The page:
The bit that I didnt understand with the today tonight segment, was when Jan Somers was explaining to a young gentleman (her son I'll assume), with a spreadsheet in hand and stating the property will only cost you $55.00 per week.
Can someone in plain english explain to me how I can get wealthy, if every property I puchase costs $55.00 per week.
15-20 years is a bloody long time to wait to get rich!
I think she said $44 actually
But anyway, the point is that it may cost him that much NOW, but as the time rolls on and the rent exceeds the repayments then it gets better (obviously). Yes, it was a negative gearing example, but it's a hell of a lot better to put $44 a week towards a growing asset than waste it on depreciating items such as stereos and flash cars. Just my thoughts anyway..
Yes Jacque I agree, better to do that than nothing. However the gist of the story was about regular people who have become very successful full time property investors.
How do you become a full time investor if you are losing $44.00 per week per property?
How can you live on negative cashflow?
It just didnt compute to me and I personally thought it demeaned the story.
All the investors featured on last nights show have one thing in common. They have succeeded in accumulating wealth by using individual strategies that worked for them.
There are many vehicles on the road to wealth.
I believe that finding the one that suits you is the key to it all.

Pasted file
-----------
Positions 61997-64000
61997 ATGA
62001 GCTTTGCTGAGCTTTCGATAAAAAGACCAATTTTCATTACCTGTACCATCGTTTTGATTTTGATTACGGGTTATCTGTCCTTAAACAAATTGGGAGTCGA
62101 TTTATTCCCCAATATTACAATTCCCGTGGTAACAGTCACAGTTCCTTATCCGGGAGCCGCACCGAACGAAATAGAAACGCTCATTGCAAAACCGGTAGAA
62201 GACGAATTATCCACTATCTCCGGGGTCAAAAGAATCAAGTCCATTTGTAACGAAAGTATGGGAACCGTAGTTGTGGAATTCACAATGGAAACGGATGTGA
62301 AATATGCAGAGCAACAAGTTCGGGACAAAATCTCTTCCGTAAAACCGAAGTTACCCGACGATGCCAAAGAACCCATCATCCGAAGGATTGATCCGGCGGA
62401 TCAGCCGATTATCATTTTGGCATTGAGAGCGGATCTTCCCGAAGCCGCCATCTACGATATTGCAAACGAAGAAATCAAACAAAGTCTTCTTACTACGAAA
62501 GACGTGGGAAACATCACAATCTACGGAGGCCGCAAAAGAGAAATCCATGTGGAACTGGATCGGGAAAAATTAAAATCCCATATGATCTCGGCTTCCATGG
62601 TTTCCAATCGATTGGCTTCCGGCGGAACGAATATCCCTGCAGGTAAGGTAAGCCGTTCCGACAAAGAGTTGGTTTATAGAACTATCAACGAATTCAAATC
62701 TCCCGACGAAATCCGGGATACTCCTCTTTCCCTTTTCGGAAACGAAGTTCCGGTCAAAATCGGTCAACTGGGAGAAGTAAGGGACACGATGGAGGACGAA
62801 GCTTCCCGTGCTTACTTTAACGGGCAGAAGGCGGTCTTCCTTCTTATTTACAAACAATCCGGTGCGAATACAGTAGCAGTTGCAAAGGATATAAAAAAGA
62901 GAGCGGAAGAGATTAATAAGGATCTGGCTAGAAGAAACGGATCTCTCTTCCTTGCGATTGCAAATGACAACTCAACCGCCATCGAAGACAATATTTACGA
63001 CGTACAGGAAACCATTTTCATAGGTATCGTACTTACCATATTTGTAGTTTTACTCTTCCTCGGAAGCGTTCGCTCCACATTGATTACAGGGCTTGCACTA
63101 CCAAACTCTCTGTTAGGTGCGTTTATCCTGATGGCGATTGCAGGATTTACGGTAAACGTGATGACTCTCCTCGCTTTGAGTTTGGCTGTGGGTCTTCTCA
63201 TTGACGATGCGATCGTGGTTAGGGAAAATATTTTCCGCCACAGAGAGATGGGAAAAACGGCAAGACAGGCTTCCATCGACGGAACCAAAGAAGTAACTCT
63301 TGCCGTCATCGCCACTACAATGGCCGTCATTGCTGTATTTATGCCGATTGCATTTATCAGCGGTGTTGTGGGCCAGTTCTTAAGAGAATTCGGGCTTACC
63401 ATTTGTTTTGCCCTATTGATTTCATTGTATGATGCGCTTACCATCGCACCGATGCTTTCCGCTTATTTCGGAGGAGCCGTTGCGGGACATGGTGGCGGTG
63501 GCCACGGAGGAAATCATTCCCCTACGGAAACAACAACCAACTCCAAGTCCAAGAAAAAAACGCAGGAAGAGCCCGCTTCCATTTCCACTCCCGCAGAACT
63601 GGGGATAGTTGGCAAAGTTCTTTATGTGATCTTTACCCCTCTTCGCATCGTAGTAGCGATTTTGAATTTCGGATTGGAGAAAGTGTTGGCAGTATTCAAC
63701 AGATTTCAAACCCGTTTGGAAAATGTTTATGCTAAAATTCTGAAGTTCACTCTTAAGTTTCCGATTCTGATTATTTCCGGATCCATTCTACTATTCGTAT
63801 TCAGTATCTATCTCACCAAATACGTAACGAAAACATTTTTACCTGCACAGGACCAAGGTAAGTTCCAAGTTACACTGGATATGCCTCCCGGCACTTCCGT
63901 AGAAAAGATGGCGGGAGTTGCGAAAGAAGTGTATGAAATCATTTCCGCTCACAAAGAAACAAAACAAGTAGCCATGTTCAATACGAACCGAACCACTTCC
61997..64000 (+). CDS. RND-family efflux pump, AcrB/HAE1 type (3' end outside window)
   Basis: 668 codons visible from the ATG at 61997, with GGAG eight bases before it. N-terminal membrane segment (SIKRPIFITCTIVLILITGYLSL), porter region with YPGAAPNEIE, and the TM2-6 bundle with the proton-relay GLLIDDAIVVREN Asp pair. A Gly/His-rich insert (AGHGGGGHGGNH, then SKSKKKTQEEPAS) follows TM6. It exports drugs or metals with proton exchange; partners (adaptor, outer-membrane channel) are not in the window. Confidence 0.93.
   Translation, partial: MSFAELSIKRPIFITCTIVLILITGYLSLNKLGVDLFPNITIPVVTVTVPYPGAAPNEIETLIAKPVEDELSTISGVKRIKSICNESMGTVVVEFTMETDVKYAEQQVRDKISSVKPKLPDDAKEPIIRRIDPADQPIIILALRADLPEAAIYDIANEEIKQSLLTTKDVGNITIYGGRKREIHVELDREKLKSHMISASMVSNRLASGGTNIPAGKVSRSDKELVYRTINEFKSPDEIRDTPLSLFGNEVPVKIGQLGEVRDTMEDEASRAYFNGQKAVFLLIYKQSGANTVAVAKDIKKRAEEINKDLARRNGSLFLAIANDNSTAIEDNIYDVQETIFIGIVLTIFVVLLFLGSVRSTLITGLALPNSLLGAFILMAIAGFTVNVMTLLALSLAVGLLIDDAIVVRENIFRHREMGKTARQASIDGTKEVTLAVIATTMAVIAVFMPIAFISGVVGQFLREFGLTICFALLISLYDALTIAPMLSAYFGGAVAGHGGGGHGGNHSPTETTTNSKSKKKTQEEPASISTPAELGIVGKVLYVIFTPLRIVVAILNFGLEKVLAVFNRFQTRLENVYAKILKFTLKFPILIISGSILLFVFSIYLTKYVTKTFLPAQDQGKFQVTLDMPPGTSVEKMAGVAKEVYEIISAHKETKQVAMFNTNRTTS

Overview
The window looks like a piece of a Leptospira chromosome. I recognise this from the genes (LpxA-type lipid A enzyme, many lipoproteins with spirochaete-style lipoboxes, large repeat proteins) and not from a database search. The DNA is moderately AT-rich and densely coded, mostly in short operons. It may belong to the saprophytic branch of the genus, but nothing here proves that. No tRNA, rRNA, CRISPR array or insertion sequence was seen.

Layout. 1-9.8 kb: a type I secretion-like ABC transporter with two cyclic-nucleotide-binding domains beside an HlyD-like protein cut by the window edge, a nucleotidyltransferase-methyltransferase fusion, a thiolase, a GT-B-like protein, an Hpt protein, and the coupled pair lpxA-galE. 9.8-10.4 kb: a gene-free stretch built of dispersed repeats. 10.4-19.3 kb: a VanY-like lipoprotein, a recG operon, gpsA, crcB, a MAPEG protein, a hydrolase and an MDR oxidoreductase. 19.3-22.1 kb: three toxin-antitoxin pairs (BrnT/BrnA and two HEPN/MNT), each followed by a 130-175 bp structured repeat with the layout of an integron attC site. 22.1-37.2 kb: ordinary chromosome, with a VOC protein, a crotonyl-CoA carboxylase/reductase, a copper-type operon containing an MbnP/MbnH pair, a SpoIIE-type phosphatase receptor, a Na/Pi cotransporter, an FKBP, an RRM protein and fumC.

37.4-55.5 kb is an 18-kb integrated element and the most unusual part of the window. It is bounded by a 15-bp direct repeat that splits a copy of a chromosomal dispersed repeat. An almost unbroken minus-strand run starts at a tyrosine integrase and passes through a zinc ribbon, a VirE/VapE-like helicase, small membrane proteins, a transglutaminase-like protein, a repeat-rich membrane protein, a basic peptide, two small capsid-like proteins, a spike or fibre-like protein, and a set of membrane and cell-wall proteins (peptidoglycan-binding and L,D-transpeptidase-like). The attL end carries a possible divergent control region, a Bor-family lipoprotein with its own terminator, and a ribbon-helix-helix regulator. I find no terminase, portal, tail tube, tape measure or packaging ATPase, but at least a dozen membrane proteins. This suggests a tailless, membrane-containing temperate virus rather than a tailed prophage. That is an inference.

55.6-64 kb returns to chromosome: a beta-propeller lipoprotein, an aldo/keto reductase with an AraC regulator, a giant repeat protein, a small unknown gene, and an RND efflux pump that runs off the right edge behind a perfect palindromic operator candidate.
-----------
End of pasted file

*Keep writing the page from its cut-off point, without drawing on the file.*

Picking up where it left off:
The most important word I heard mentioned during the show was "FEAR". The fear of debt, not finding a tennant, no capital growth etc is what stops most would be investors from taking action. Overcoming this seems to be one of the most important reasons for these investor's succeding. And what amazes me is that for every one of these "what if" fears these successful people have always found solutions to substantually protect themselves from negative outcomes. Gees, so philosophical this early in the morning - phew.
Ok Rolf, I understand what your saying, but you didnt answer my question. How can you become a full time investor, ie no JOB to supplement shortfalls and make a good living on losing $44.00 per week, per property.
Did Michael & Nivia rely on negative cashflow when they first went full time? Maybe the can do neg cashflow now, with all the surplus income they receive, which is a good strategy.
But with Jan Somers $44.00 week strategy loss, it implies that this is the method they have used and I now from TW's posts, she loves cashflow.
So how can someone with serious property investing ambitions, that is quitting their job for full time investing, become really successful by losing $44.00 per week?
Some people may not want to wait 20 years to quit there jobs.
Paul is so right when he refers to neg gearing as a forced savings plan, for that's just what it is. Watching the growth on your property is the exciting part, and knowing that asset is yours (well the title anyway!!) is doubly exciting!
I've said it before but I really believe that you have to love sourcing and buying properties to do it successfully. If you don't have the passion then it will become a chore.